@sjaehn Thanks Sven. I now have my first working synth. It is nice to be able to play with it.
I just wish there were more conceptual explanations, because I really don't know what I did. Especially wrt.:
- that mapping stuff
- all the calculations
I very much feel like the whole thing has been built backwards. We spent a lot of time setting things up and then they fell into place without much explanation. For example we used the return value of adsr() all the time without knowing it.
@sjaehn Another way to teach this would be to:
1) Outline the problem you are trying to solve.
2) Explain how it could be solved.
3) Implement a solution.
4) Demonstrate that the problem has been solved.
I think that would be much easier to follow.
I guess you want to keep the videos are short as possible but I think the material is too dense for that. I wonder how many people followed along.
Congrats, you successfully let the ducks swim 😃 .
You felt like the whole thing has been built backwards? I would say it's something in between. It's prototyping.
If you try to solve a problem, then it's easier to divide the problem into smaller portions. This is what we did in Key::get(). Split it into a adsr envelope method, a wave generator (sin), and a velocity transformation function....
... You could either go step by step straight forward and directly define the adsr method and what's going on inside. Or you firstly declare the adsr header only. And think about its inside later. This is prototyping.
This way look a bit like moving backwards sometimes, but it's advantageous for larger projects.
@sjaehn Thanks :]
Part of my problem is that I didn't understand what ADSR was supposed to do. Sure we knew the method signature, but not the purpose. And what does Key::get() get? It was not obvious to me what these methods were supposed to do.
I showed the plugin and code on stream today and tried to understand where an issue comes from. There I noticed that I didn't even know where the Key objects come from or how many there are.
Maybe it's just my lack of C++ knowledge, not sure.
@murks OK, I didn't explain the purpose of ADSR. Maybe I'm too focused on electronic musicians who want to start programming. For them the purpose was clear before.
ADSR envelopes are put on top for each key. To softly fade in (A_ttack), softly go down (D_ecay) to a S_ustain level, and softly fade out (R_elease). Othewise you would only have on (1) or off (0). This would produce very nasty clicks.
adsr() simply returns the level of the envelope function for the actual time when a key is on.
@murks And last but not least. The next video will contain a lot of new information. As we will switch to C++11 and have to rewrite parts of the code.
Therefore I recommend to take breaks in the video. Go to the resources. There are often additional examples provided.
@sjaehn Thanks for the explanations Sven. I just saw that you put video 11 up.
I take breaks during the video all the time, otherwise I could never follow along. I'm typing things out rather than using your source files. So I had about hundred errors after video 10 rather than 0.
I also consider rewriting the synth in C, maybe it helps with understanding what is going on. In any case, I guess I will need to consult additional resources.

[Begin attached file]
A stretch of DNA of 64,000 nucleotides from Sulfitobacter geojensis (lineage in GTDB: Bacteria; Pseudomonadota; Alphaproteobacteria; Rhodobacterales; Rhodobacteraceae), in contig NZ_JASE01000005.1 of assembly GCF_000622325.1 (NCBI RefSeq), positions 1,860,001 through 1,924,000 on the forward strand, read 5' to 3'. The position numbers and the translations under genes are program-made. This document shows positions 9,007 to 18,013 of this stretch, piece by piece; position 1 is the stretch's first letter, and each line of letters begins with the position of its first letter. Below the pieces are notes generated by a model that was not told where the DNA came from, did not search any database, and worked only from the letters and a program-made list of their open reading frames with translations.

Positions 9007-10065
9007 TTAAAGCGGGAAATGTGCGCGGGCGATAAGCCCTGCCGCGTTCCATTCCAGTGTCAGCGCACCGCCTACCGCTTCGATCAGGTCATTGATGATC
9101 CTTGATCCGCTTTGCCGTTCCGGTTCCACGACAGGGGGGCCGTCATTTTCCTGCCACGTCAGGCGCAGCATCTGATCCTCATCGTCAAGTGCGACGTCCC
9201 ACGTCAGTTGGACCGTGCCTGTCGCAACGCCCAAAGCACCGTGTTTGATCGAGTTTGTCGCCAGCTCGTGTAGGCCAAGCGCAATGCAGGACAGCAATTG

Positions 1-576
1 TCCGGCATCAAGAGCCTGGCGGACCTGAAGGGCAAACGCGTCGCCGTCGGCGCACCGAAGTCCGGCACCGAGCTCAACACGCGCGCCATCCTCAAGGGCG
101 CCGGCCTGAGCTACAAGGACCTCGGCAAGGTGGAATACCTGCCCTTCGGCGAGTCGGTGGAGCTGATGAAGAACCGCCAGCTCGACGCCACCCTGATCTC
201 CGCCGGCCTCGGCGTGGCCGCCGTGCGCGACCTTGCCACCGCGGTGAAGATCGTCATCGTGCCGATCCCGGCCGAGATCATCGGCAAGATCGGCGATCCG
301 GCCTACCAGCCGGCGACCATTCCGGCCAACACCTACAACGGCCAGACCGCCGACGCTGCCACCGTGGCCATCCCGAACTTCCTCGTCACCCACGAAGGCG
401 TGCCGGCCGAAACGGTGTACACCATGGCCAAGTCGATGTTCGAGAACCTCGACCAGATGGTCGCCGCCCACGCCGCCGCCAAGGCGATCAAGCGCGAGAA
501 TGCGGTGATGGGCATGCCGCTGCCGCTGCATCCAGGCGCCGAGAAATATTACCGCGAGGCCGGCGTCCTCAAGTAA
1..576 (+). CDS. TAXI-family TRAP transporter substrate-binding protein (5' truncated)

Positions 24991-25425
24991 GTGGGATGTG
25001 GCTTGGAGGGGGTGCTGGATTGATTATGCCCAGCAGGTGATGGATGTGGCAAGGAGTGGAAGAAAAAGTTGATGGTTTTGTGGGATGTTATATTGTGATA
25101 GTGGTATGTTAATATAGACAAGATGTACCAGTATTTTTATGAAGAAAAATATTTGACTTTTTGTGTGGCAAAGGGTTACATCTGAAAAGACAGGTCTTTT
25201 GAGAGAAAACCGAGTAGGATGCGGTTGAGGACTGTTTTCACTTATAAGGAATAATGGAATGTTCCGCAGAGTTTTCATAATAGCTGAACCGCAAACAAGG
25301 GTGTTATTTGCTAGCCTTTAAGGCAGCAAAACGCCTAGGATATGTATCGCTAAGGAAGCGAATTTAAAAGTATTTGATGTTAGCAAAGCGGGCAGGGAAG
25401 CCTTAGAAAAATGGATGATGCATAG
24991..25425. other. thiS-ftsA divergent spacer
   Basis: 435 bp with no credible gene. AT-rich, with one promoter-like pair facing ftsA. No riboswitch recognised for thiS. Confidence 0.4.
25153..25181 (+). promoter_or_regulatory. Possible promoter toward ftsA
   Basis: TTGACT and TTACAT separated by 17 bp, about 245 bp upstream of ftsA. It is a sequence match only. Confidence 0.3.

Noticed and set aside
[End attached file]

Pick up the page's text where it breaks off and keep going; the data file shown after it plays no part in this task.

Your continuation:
@murks The new video is already down as I missed to include one of the audio tracks. I'll re-upload it later.
@sjaehn I got it to compile fine, lv2_validate does not complain, yet it can't be initialised in Carla or Jalv. How do I debug this?
I think it's something inside the mySimpleSynth.ttl. But it's a bit surprising as lv2_validate (and lv2lint ?) doesn't complain.
I think that there is something missing behind rdf:value. Please check. Maybe you can upload you .ttl file too.
[FAIL] Plugin Instantiation
failed to instantiate
lilv_plugin_get_unique(): error: No value found for (373b5 http://www.w3.org/1999/02/22-rdf-syntax-ns#value ...) property
@sjaehn This is my version of the code.
@sjaehn Thanks, I totally didn't see that.
I'm afraid this is not the only issue, it still does not instantiate.
JACK Name: mySimpleSynth
Sample rate: 48000 Hz
Block length: 512 frames
MIDI buffers: 32768 bytes
(jalv.gtk3:25762): Gdk-CRITICAL **: 12:30:41.178: gdk_monitor_get_refresh_rate: assertion 'GDK_IS_MONITOR (monitor)' failed
Comm buffers: 524288 bytes
Update rate: 30.0 Hz
Failed to instantiate plugin.
@sjaehn Yes, that was the problem.
I made a mistake in instantiate() and accidentally redeclaed m in the success case, so the local m was shadowing the out one, which thus remained null.
Thanks for your help.
@sjaehn I would expect the compiler to throw a warning about this. Compilers for other languages do that.
18 minute video, 2 1/2 hours to follow it, without going into the resources. I call that dense material. Still, looking forward to playing with the synth now. Thanks a lot for your work.
@murks Using plain C makes absolutely sense for audio programming. I'm also planning a video about this.
OK, Key::get() is not the most intuitive name. Maybe play or synth would be better. But I used or will use these symbols differently.
Key::get() simply synthesizes an audio signal from the sine wave, the MIDI velocity, and the ADSR envelope.
Defining the class Key is clear. But this doesn't create an object. Right. This was your point.
The object is declared in the video at 2:20 as a member of MySineSynth. And its only one object. So the synth we made is a Monosynth. The object key starts its life at 2:28 in the initializer of MySineSynth.
Fosstodon is an English speaking Mastodon instance that is open to anyone who is interested in technology; particularly free & open source software.